through the random coefficients $\eta_A[k],\eta_B[k],\eta_C[k]$ for each of the circuits $\Gamma_k$ separately. (Here, $A_k$, $B_k$, $C_k$ are the R1CS matrices of $\Gamma_k$). As mentioned above, cross-circuit aggregation is useful for schemes with a larger collection of recursive nodes. For example, the block proof of a Latus sidechain is a dynamically arranged tree of Merge-2, Merge-1 and a variety of different base proofs. See our paper Darlin for further details.


A Darlin node is run in zero-knowledge mode whenever it needs to secure private witness data. There are many applications in which zero-knowledge is favourable, such as shielded transactions, zero-knowledge audits or any other type of correctness proof for private state transitions. You may want to read our Zendoo paper if you are interested in where the Zendoo ecosystem applies zero-knowledge.

What else?

The Darlin proof system comes with a few other tweaks. We introduce an alternative way to handle the univariate sumcheck argument, a “cohomological” argument influenced by Plonk. This argument does not rely on individual degree bounds (and their proofs) and allows a more lightweight information-theoretic protocol notion. We also use a slightly different arithmetization for the R1CS matrices. (During the zk-proof workshop we learned that we are not the only ones doing the latter. Lunar uses the same arithmetization — we would like to thank Anaïs Querol for the interesting discussion!)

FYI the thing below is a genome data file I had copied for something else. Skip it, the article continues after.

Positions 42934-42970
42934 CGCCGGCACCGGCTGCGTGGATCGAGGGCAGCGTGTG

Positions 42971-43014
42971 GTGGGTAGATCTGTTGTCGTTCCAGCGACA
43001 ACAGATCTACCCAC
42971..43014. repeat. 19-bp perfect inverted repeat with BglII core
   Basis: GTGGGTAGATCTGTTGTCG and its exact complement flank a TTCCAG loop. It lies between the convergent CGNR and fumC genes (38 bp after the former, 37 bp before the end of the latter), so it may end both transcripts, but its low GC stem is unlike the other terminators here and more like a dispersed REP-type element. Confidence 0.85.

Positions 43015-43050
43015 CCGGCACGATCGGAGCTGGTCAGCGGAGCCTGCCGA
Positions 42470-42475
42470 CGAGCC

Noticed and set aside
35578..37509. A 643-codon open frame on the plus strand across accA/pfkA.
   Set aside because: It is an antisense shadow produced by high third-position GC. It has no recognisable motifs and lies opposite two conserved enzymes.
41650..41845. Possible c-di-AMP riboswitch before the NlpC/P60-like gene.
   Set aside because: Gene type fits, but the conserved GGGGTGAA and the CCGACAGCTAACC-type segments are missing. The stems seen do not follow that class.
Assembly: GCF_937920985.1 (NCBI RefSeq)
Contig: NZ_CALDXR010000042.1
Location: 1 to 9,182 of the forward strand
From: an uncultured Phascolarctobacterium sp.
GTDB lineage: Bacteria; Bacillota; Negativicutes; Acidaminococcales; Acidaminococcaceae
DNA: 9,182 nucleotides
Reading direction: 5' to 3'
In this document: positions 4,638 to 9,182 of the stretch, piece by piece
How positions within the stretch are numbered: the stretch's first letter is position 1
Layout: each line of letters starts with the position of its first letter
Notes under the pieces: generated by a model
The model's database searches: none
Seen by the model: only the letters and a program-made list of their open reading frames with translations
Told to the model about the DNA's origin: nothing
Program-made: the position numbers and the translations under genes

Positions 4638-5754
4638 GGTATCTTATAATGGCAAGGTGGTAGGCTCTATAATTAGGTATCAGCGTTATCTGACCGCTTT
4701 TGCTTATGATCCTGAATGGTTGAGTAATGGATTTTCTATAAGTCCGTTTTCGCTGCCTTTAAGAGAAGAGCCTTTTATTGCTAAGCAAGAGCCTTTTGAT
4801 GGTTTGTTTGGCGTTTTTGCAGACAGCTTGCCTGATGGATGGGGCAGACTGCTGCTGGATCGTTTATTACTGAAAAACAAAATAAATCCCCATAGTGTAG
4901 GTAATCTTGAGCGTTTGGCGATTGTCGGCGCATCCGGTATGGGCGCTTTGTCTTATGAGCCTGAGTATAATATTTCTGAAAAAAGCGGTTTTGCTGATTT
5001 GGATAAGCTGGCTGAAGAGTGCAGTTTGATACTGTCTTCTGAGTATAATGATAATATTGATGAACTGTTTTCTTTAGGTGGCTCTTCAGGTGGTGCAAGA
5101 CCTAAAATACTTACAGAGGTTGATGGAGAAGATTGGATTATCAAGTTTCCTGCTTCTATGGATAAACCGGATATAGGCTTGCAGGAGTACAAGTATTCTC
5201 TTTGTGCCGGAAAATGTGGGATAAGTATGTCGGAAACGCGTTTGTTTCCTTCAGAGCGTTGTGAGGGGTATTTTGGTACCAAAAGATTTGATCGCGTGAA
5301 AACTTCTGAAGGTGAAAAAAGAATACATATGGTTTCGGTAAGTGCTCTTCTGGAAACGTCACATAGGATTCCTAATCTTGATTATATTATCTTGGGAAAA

We believe that Darlin might be useful for other projects which target recursive proofs but still want to stay with R1CS and small proof sizes. And we are curious how Darlin (once our implementation is ready) performs against Plonk based recursive schemes such as Halo 2 or Mina’s Pickles.